Years ago, I flew an autoland in a Boeing 777 simulator. It was at the end of a two-plus-hour session in what was then a cutting-edge plane—it’s still pretty remarkable. In the dark, we flew toward a landing at Dulles International Airport in Washington, D.C. Well, to be specific, we watched the airplane fly itself. Now, the idea of monitoring a plane while it’s on autopilot is no big deal to pilots. We don’t even think twice about it. But keeping an eye on a plane that’s landing itself? Well, that’s a whole different story.
So Garmin’s Autoland isn’t breaking new ground in being able to land the plane, though there are very few planes that can do it. But those planes are much more limited in what they can do. The 777, for instance, needs a Cat II ILS to do it—not to mention two ATPs and two of everything else, for that matter, including autopilots and ILS receivers.
The Piper M600 SLS with Autoland can do it with no pilot at all. And it can autoland at any airport with a GPS approach with vertical and lateral nav, of which there are many thousands in the United States alone.
Still, when it comes to the science, one of the most fascinating elements of Autoland is how the system figures out where to land.
The logic is no secret. It’s looking for an airport that’s got the aforementioned type of approach, that’s long and wide enough to land the M600 on (with some fudge factor), and that’s quick to get to, and with good weather. The fact that it can make this call in three-tenths of a second, about the time it takes a world-class sprinter to react to the starter’s gun, is hard for me to fathom.
While I was in Olathe at Garmin, I met with program manager Bailey Scheel, senior software engineer Eric Tran and aviation systems team leader Ben Patel and got to talk about how they made Autoland think like pilots think. The process involved creating algorithms that weigh different factors, such as weather en route and at the airport, differently. Remember that the system integrates with Emergency Descent Mode (EDM) and ESP envelope protection before it even gets started. So there are complex decision trees built into the system before it even activates.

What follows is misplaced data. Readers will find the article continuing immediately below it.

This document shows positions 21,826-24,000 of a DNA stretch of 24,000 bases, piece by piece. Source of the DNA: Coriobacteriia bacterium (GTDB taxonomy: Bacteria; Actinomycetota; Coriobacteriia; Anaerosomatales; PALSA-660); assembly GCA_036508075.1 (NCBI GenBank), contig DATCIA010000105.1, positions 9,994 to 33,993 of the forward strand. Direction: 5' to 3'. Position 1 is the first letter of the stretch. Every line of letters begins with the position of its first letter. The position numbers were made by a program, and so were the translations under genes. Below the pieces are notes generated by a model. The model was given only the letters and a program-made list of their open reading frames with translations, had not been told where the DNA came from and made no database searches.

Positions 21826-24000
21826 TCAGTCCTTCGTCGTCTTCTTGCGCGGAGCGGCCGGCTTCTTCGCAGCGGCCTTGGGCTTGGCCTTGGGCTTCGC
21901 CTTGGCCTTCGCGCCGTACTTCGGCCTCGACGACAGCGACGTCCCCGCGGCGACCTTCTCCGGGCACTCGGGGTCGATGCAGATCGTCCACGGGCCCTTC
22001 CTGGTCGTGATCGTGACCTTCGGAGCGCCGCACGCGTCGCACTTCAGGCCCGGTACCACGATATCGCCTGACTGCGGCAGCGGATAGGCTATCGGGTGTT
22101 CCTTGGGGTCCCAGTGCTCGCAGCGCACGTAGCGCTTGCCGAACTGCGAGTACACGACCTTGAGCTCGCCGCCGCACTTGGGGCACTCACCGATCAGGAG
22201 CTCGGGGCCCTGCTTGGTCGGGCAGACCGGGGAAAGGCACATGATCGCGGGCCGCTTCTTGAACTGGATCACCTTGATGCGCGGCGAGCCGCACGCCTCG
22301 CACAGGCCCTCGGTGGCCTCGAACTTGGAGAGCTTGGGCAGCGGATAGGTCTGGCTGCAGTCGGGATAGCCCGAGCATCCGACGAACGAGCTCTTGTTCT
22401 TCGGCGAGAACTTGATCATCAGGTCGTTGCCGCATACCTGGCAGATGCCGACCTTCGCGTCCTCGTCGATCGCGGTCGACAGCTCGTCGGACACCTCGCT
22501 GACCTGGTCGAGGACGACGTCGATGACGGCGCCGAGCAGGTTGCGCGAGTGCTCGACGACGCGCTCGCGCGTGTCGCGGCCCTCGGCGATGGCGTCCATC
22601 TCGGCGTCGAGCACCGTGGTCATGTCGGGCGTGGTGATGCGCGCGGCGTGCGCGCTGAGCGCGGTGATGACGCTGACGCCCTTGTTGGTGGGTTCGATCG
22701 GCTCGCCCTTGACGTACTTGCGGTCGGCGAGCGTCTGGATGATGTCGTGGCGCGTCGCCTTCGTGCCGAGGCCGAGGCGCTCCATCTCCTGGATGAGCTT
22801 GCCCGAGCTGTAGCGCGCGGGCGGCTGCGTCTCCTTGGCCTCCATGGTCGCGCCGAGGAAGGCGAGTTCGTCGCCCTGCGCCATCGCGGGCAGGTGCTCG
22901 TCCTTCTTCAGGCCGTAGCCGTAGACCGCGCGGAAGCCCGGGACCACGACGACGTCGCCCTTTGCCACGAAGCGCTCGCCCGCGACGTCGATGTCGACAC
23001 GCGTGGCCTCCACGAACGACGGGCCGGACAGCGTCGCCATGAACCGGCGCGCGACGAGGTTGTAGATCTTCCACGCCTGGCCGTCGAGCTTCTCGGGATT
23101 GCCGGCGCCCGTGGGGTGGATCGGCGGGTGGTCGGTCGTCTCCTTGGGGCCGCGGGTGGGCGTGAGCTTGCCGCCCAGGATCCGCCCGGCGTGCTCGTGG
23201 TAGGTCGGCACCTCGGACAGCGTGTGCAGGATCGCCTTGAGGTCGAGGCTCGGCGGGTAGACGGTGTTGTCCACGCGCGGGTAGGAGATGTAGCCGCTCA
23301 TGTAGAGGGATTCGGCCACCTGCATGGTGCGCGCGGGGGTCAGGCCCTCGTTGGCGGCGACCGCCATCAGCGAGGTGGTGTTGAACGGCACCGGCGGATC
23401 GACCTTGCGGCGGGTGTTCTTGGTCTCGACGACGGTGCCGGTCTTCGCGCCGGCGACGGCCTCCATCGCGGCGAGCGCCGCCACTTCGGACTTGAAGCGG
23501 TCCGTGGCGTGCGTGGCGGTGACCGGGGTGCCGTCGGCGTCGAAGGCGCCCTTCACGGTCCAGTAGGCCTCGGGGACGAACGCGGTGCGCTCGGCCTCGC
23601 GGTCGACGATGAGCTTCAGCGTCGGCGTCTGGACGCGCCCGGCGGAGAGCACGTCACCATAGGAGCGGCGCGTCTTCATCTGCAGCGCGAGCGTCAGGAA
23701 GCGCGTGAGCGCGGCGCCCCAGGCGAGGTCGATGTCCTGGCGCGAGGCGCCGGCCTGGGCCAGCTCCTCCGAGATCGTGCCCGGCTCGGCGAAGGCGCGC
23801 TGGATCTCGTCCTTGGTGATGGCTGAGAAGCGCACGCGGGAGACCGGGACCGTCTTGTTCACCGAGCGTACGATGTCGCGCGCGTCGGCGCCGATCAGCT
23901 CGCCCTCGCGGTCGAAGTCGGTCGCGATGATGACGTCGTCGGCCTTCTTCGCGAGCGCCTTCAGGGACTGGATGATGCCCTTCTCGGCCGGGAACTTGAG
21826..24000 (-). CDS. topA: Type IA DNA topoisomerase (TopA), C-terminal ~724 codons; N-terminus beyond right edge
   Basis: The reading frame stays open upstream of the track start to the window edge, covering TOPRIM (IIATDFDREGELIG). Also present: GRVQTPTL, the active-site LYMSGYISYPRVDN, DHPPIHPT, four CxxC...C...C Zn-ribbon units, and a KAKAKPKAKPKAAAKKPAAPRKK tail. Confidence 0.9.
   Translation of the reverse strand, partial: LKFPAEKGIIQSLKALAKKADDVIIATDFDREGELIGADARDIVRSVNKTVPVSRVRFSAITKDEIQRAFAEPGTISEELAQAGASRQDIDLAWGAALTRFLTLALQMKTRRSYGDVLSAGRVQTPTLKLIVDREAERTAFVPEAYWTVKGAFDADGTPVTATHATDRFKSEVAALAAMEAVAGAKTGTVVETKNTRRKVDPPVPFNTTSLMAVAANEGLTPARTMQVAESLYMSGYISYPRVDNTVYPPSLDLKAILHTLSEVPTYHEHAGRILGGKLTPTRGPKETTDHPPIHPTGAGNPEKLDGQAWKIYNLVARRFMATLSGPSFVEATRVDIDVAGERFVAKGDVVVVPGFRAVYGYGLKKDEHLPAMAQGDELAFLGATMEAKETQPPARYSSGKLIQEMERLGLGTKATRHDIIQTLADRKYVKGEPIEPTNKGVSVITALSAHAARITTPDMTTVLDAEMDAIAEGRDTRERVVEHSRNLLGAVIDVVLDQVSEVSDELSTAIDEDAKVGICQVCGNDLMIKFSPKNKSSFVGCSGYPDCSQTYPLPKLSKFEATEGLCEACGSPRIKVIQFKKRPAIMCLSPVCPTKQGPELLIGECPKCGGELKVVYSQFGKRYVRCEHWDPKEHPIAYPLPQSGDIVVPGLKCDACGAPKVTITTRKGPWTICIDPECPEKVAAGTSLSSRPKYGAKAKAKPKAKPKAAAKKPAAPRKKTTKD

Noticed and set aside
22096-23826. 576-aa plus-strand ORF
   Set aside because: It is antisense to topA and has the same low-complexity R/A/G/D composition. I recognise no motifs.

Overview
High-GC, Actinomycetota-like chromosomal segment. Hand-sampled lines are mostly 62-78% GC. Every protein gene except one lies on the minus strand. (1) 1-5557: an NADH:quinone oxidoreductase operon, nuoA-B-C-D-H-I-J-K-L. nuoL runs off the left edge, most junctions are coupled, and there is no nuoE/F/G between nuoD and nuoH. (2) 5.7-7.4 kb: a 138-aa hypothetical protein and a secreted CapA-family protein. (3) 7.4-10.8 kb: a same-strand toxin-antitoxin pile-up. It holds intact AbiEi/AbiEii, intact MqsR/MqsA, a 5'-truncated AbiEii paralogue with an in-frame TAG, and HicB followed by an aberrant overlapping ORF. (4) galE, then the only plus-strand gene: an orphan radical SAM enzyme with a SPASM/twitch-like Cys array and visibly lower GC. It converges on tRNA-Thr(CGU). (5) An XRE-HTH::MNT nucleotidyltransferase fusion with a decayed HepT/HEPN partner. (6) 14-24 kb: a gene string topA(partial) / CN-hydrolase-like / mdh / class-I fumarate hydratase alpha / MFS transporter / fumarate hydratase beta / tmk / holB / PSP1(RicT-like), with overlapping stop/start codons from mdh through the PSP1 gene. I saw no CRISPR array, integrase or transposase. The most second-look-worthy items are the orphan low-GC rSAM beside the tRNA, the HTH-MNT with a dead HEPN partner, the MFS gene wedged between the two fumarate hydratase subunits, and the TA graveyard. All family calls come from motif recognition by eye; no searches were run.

Once it does start doing its thing and begins the search for a diversion airport, it factors in all of the same factors human pilots do when making that same decision.
So the question becomes, how does Garmin get Autoland to perform like a pilot operating at light speed (literally) and with immediate sources of data for every question that springs to mind, like what do I do now that the one runway with a suitable approach at this nearby airport has a tailwind component? We’d fret about it, even if just for a moment. (There is, for the record, no fretting algorithm built into Autoland.) The engineers started by asking themselves how pilots do it. In the process, they came to some remarkable realizations about how aeronautical decision-making works. The results speak for themselves.
And while it wasn’t specifically relevant to my flight that day, we did discuss the lessons learned in undertaking such an ambitious project. I asked if, at some point, we might want to teach new pilots to think through such processes the same way Garmin’s software does.
Then again, we already do, in a way. It’s just that our teaching of it in most cases isn’t well structured. The process, which we call “experience,” pretty much leaves such learning up to the pilot and spreads the lessons out over the course of years or even decades. Maybe we can do better than that.
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